Pioneering is lethal
In 2001, Gerard J. Tellis and Peter N. Golder wrote an interesting book: “Will and Vision”. They systematically examined the relationship between attaining long-term market leadership and being the innovative pioneer. They did so in a wide range of markets, from chewing gum to the Internet. Tellis and Golder found that only 9 percent of pioneers end up as the final winners in a market. Let me give some examples. Gillette didn’t pioneer the safety razor; Star did. Polaroid didn’t pioneer the instant camera; Dubroni did. Microsoft didn’t pioneer the personal computer spreadsheet; VisiCorp did. Amazon didn’t pioneer online bookselling and AOL didn’t pioneer online Internet service. The authors of “Will and Vision” also concluded that 64 percent of all pioneers failed outright. So it seems that pioneering innovation is good for society but statistically lethal for the individual pioneer…
It may be a safer choice to be innovative enough to be successful – not to be the most innovative. Think about it: each business environment has a level of “threshold innovation” that companies within that environment need to meet to be a contender in the game. Some industries, such as airlines, have a low threshold; whereas industries such as biotechnology command a high threshold.
If companies fail to meet the innovation threshold of their industry, they can never win. However, once a company is above the threshold, especially in a highly turbulent environment, being more innovative does not seem to matter much. Once a company meets the threshold of innovation necessary for survival and success in a given environment, it needs a mixture of other elements to become a winner in its industry: a mix of creativity and discipline. Take Apple as an example. Once upon a time the company was a disaster, but Steve Jobs turned it into a winner by combining creativity and discipline.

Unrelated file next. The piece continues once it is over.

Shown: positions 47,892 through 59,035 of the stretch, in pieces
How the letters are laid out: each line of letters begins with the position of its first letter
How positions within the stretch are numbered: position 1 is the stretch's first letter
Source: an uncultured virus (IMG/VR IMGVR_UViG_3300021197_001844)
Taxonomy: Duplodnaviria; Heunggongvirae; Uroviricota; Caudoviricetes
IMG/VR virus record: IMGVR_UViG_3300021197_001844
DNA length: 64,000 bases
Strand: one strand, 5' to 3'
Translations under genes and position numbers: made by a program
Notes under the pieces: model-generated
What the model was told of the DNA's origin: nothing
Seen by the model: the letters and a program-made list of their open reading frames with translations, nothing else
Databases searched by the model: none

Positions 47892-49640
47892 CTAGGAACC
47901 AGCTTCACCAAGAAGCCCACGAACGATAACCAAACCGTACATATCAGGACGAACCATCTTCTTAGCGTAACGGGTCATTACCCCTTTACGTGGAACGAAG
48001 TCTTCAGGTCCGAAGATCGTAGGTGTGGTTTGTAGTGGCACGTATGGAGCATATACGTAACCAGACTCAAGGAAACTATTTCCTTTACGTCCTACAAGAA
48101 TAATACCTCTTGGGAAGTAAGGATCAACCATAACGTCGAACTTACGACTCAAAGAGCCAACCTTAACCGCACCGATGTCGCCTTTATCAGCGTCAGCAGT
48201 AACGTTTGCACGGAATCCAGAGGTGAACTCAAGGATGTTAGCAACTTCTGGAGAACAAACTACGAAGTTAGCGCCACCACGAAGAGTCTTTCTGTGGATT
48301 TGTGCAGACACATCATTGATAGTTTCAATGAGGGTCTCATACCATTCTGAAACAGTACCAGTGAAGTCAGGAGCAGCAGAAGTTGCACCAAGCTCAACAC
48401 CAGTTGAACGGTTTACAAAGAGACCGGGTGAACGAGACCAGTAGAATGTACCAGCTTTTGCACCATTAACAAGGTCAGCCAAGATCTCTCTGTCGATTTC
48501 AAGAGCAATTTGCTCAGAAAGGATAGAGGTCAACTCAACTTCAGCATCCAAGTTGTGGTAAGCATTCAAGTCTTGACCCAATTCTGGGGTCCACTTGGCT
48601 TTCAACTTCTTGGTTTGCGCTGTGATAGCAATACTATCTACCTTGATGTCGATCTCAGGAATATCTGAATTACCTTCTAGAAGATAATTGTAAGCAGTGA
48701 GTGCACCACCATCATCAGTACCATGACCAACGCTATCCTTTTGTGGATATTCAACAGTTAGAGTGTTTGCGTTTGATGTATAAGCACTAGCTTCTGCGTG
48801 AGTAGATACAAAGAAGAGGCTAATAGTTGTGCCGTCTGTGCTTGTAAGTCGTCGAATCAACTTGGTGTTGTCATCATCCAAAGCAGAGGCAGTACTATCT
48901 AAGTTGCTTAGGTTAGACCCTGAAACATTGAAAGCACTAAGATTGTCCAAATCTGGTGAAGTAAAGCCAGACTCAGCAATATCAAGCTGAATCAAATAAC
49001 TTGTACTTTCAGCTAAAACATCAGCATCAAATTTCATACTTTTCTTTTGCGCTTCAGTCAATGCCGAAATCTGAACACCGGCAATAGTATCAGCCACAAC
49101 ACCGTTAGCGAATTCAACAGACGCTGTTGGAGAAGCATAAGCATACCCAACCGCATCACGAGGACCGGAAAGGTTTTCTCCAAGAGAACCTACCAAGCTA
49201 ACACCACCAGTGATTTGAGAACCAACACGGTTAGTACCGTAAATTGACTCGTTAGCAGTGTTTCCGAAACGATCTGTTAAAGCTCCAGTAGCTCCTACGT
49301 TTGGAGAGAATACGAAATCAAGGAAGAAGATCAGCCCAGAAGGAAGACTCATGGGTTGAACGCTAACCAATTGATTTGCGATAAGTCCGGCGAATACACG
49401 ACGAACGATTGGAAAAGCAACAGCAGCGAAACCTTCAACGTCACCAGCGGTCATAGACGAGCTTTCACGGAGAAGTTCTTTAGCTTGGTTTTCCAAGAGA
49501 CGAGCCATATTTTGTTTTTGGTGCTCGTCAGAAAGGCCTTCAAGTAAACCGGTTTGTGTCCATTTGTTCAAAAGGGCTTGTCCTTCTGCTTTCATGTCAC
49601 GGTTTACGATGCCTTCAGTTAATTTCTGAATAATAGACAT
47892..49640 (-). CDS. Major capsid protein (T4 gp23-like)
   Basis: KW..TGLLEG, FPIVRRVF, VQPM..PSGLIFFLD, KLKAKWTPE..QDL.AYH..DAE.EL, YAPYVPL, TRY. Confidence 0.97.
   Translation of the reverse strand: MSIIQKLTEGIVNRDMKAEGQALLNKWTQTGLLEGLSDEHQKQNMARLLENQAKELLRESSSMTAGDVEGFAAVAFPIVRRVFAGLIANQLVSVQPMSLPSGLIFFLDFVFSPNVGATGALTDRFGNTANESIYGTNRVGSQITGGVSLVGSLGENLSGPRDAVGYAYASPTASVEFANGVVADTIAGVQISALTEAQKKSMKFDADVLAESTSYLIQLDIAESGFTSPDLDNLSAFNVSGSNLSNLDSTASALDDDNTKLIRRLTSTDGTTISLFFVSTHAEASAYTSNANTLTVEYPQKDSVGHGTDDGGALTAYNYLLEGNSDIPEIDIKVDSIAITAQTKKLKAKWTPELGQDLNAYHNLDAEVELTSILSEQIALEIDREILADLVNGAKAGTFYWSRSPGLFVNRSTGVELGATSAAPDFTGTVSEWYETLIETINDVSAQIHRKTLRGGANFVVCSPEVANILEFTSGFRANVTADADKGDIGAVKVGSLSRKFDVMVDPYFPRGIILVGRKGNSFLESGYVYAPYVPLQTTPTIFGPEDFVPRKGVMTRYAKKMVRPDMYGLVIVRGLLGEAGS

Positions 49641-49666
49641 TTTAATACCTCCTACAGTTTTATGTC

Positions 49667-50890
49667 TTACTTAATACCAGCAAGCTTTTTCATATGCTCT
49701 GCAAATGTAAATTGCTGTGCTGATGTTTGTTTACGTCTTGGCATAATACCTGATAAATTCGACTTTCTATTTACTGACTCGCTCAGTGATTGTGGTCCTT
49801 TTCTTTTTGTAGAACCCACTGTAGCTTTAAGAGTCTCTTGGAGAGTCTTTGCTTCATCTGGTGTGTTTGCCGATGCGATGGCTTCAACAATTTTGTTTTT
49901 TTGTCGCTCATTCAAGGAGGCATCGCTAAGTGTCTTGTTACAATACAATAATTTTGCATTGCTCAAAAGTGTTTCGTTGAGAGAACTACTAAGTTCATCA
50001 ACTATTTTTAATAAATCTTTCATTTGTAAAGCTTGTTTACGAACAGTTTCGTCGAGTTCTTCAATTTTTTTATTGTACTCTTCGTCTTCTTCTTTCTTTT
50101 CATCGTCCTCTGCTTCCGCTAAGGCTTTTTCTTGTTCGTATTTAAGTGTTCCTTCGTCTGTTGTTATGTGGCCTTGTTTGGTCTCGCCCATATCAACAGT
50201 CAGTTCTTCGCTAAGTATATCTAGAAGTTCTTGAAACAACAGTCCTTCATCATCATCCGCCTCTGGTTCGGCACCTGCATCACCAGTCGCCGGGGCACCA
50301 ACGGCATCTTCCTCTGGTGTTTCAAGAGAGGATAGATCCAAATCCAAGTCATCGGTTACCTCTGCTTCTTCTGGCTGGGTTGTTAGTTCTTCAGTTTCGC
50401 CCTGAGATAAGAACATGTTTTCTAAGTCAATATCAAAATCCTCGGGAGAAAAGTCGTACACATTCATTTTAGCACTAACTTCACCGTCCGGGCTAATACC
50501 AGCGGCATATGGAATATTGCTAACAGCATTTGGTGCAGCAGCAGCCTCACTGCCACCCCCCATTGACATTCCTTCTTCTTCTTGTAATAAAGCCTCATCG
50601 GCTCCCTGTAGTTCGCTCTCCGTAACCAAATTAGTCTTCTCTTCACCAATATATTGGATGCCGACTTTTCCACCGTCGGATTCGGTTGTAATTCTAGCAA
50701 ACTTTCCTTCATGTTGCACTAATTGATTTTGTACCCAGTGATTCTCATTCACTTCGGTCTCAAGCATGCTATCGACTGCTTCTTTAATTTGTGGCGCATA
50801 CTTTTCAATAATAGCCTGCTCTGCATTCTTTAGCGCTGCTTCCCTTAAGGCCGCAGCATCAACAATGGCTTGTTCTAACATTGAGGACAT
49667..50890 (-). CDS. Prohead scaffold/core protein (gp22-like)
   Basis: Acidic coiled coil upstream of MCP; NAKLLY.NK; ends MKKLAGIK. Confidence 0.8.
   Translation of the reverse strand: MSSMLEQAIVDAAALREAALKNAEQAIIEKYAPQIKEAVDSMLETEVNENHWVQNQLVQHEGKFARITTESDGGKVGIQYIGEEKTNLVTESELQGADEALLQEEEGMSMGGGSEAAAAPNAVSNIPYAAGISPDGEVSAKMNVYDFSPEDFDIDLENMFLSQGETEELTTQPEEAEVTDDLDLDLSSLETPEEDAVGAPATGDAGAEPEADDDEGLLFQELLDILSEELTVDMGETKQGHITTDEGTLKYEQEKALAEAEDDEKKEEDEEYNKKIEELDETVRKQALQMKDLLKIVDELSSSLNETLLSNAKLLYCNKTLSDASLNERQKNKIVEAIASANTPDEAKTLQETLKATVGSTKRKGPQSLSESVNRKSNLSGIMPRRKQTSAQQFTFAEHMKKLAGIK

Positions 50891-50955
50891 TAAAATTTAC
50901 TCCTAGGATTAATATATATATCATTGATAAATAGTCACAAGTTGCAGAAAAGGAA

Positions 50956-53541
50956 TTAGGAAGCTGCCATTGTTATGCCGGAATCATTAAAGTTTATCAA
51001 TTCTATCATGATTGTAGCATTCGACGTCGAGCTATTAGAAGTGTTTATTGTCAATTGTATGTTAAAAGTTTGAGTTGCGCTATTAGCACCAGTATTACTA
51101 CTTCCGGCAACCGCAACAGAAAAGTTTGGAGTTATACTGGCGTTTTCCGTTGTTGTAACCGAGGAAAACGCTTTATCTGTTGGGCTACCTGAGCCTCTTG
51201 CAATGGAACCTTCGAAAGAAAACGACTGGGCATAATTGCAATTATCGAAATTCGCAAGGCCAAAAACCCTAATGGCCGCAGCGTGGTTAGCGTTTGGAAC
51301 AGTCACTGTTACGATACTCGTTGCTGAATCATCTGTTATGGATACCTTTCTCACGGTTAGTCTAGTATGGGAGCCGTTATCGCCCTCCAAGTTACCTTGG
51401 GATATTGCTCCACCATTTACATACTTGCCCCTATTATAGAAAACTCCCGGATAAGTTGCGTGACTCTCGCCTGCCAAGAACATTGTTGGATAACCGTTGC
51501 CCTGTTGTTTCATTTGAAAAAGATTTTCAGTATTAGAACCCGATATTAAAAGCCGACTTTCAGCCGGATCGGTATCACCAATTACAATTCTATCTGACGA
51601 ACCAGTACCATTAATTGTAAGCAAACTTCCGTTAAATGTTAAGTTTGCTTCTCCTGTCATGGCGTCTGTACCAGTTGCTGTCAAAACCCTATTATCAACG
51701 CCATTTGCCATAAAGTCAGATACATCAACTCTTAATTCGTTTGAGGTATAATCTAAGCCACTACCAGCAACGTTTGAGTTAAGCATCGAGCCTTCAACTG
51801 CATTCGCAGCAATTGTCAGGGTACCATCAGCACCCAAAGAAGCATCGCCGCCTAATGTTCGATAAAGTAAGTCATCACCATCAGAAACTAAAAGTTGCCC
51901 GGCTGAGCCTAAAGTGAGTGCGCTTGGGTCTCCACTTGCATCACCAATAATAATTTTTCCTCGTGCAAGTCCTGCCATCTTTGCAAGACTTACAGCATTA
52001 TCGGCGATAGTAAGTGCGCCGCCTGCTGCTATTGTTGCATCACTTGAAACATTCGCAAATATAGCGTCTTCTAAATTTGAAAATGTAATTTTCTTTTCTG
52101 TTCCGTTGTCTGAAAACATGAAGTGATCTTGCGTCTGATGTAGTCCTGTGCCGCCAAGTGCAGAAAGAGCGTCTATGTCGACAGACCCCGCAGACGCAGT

Latest articles by Filip
- The power of reversible decisions
- Leaders should be genius spotters
- Unintended consequences
- Prepare for pre-flight quarantine
- Bias for action
- Dare to differ
- Be like bamboo
- Uncovering new forms of value
- The case for courage
- The Backwards Law
- Inspiring people with obvious insights
- You are the first domino
- Drive your brain in reverse
- Reidentify your identity
- Define your turn-around time
- Be like water
- Audit your social circle
- What problem are you trying to solve?
- The speed of Genghis Khan
- Celebrate wrong decisions
- Our obligation to imagine
- The difference between amateurs and professionals
- Corporate athletes believe in periodization
- Pioneering is lethal
- What we can learn from the mission to Pluto
- Build a starfish organisation
- Manson’s Law of Avoidance
- Think probabilistically
- Enlightening questions
- Live on death ground
- Build margins everywhere
- The new storytelling
- Be fascinating
- Forget the brand, think categories
- Time management versus time alignment
- Creating a memory of the future
- Spotting talent that whispers
- Problem-solving for the Apollo 11 mission
- Innovative thinking by using adjectives
- Doing right and doing good is not the same
- What you aim at determines what you see
- How survivor bias distorts reality
- Act like a victorious lobster
- Only the paranoid survive
- Different is better than better
- How to avoid narrow-framed decision taking?
- A message to today’s young generation
- What can companies learn from cities?
- Are you suffering from the Concorde Syndrome?
- The backward way of addressing a performance problem
- Apply the 80/20 rule in multiple ways
- Act on lead measures to reach your goal
- Are you an architect of moments that matter?
- The power of working with constraints
- Are there enough Tarahumaras in your team?
- Apply the Pareto Principle to leadership
- Create a dragonfly vision